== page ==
Weather causing delays

RVIB Nathaniel B. Palmer NBP-1102/S04P Weekly Scientific Report 03, 10 March 2011
from Jim Swift, SIO, Chief Scientist and Alex Orsi, TAMU, Co-Chief Scientist
ca. 67°S, 153.6°W
0030 Z (1430 local)
-0.8 degC (31 degF)
winds 11 knots from S
on station 041

The storm which stopped our work last Thursday morning finally abated early Saturday. Since then we have been working steadily on our measurement program, without weather or equipment delays. We are making good progress, though remain about 5 days behind the expedition deadline timeline. Small problems pop up in the equipment from time to time, and we have found some ways to improve a few procedures – pretty much business as usual. Data quality remains excellent. No surprise that the Circumpolar Deep Water and its closest relatives remain consistently warmer and slightly saltier than observed during the Akademik Ioffe S04P cruise in 1992.

We will soon turn from our eastward course and follow 150°W south to the Antarctic continental shelf, which will complete for the first time the far south end of WOCE/CLIVAR/IOCCP line P16. Then it will be decision time for the first cuts to the science program. The Palmer is steaming mostly at 9 knots to conserve fuel, and has quite understandably had to slow in fog at night in waters where there are hazardous growlers and bergy bits that do not show up on the radar. Not to mention that there is plenty of stormy weather out there, just missing us at the moment. Because we can make up four days simply by widening station spacing to 60 nmiles on the eastern half of the 67°S (S04P) section, we are not in an insurmountable situation regarding the present time deficit, but we are still considering a 3-day cut (the sampling along 170°W, from 73°S to 67°S), which has been discussed with the oversight committee and team PIs. Watch for next week’s report for our decision.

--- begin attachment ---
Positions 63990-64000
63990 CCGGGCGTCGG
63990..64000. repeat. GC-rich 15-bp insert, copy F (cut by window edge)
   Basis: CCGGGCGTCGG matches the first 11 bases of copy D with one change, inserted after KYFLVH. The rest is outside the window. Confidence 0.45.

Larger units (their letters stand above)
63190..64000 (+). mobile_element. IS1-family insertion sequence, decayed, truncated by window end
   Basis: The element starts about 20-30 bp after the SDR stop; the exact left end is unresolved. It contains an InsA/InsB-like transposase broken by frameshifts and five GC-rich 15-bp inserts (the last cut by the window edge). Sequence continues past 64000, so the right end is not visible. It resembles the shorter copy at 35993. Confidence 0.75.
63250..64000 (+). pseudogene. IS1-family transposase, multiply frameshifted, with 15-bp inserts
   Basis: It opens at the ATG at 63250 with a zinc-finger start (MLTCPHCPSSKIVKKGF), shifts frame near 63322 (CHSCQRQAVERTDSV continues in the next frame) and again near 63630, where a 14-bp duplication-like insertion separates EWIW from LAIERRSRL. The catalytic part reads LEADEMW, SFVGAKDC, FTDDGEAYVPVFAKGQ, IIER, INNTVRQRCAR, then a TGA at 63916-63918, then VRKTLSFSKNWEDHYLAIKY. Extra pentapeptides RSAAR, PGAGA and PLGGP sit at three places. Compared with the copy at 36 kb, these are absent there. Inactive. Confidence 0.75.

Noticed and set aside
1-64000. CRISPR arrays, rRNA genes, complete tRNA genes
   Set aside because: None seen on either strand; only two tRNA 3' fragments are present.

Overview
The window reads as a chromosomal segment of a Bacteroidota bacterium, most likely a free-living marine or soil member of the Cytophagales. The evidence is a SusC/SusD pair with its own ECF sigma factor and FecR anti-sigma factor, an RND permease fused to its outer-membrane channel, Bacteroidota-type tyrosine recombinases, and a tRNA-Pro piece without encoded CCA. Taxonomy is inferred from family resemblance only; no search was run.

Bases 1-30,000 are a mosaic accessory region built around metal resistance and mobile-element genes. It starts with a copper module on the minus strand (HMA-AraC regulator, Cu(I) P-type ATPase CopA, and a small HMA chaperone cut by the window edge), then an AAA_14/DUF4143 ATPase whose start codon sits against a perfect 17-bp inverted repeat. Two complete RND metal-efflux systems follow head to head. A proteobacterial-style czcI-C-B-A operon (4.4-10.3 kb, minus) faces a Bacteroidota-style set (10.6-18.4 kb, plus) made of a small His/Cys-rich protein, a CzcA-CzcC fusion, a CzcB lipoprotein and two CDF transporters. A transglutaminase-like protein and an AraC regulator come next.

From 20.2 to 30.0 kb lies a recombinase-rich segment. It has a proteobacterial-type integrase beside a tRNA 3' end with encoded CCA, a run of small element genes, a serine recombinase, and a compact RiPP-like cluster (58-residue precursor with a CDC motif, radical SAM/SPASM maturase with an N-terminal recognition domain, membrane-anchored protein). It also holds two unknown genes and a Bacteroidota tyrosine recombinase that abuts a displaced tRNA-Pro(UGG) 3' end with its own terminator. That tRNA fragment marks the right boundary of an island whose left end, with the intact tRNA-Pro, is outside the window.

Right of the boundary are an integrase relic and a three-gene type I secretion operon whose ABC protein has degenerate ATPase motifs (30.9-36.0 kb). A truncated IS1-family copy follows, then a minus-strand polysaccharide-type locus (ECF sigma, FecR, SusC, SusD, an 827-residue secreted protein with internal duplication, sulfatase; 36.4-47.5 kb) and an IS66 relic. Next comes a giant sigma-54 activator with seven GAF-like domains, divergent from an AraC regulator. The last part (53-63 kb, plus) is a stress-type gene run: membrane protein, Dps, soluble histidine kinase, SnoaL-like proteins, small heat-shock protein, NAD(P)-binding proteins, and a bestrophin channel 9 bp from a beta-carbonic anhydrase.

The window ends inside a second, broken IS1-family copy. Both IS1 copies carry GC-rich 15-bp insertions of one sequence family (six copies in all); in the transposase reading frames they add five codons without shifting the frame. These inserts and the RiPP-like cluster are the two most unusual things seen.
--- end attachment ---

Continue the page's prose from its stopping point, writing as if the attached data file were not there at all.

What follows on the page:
Aura by Juan Botella.

Small breaks provided by nature the past week include icebergs (the reliable scenic highlight of working near Antarctica), the Aurora Australis a few times (we’ve included two photos shot by Juan Botella, our PolarTREC teacher), and a close-up visit by a few humpback whales (see the previous post).

The galley staff is great at keeping morale (and waistlines) at a maximum. Fresh bagels made a surprise appearance, the cookie supply seems endless, the meal entrees are as tasty and varied as ever (with some excellent vegetarian dishes, too). No one is surprised that the fresh vegetable supply is dwindling – lettuce is gone now, for example.

We have not yet accounted for the date line in our current ship’s day/date, so enjoy the odd situation of now being on the same time zone as Hawaii, but one day ahead. We have not yet changed day/dates mostly due to our plan to go back to 180°W to start a cross-shelf section after we complete the 150°W section and two mooring recoveries, though I confess that the notion of switching one week from today – thus having two March 17th’s (St. Patrick’s days) – may have entered our minds.

This is a harmonious, very good natured bunch. Cribbage and foosball tournaments are in full swing, groups linger at meals to enjoy
conversations, music is heard from time to time. All is well aboard the Nathaniel B. Palmer.

Jim and Alex